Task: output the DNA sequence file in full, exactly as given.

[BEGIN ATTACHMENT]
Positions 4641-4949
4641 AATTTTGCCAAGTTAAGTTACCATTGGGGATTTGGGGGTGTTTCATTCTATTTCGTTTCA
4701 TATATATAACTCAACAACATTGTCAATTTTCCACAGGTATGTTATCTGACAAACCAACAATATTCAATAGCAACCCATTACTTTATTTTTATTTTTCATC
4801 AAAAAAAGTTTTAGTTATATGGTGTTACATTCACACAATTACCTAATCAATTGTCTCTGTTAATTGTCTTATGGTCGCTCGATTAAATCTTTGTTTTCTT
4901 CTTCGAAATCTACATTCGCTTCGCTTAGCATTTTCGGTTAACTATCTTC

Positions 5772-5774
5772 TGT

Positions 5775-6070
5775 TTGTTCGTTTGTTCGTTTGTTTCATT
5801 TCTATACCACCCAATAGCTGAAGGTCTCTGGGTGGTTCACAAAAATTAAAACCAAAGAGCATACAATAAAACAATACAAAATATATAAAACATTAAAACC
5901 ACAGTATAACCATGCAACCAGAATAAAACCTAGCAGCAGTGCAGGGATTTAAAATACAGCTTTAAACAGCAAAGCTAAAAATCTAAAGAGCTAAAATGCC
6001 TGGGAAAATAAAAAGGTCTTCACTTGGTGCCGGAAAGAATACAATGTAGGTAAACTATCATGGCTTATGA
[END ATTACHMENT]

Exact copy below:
Positions 4641-4949
4641 AATTTTGCCAAGTTAAGTTACCATTGGGGATTTGGGGGTGTTTCATTCTATTTCGTTTCA
4701 TATATATAACTCAACAACATTGTCAATTTTCCACAGGTATGTTATCTGACAAACCAACAATATTCAATAGCAACCCATTACTTTATTTTTATTTTTCATC
4801 AAAAAAAGTTTTAGTTATATGGTGTTACATTCACACAATTACCTAATCAATTGTCTCTGTTAATTGTCTTATGGTCGCTCGATTAAATCTTTGTTTTCTT
4901 CTTCGAAATCTACATTCGCTTCGCTTAGCATTTTCGGTTAACTATCTTC

Positions 5772-5774
5772 TGT

Positions 5775-6070
5775 TTGTTCGTTTGTTCGTTTGTTTCATT
5801 TCTATACCACCCAATAGCTGAAGGTCTCTGGGTGGTTCACAAAAATTAAAACCAAAGAGCATACAATAAAACAATACAAAATATATAAAACATTAAAACC
5901 ACAGTATAACCATGCAACCAGAATAAAACCTAGCAGCAGTGCAGGGATTTAAAATACAGCTTTAAACAGCAAAGCTAAAAATCTAAAGAGCTAAAATGCC
6001 TGGGAAAATAAAAAGGTCTTCACTTGGTGCCGGAAAGAATACAATGTAGGTAAACTATCATGGCTTATGA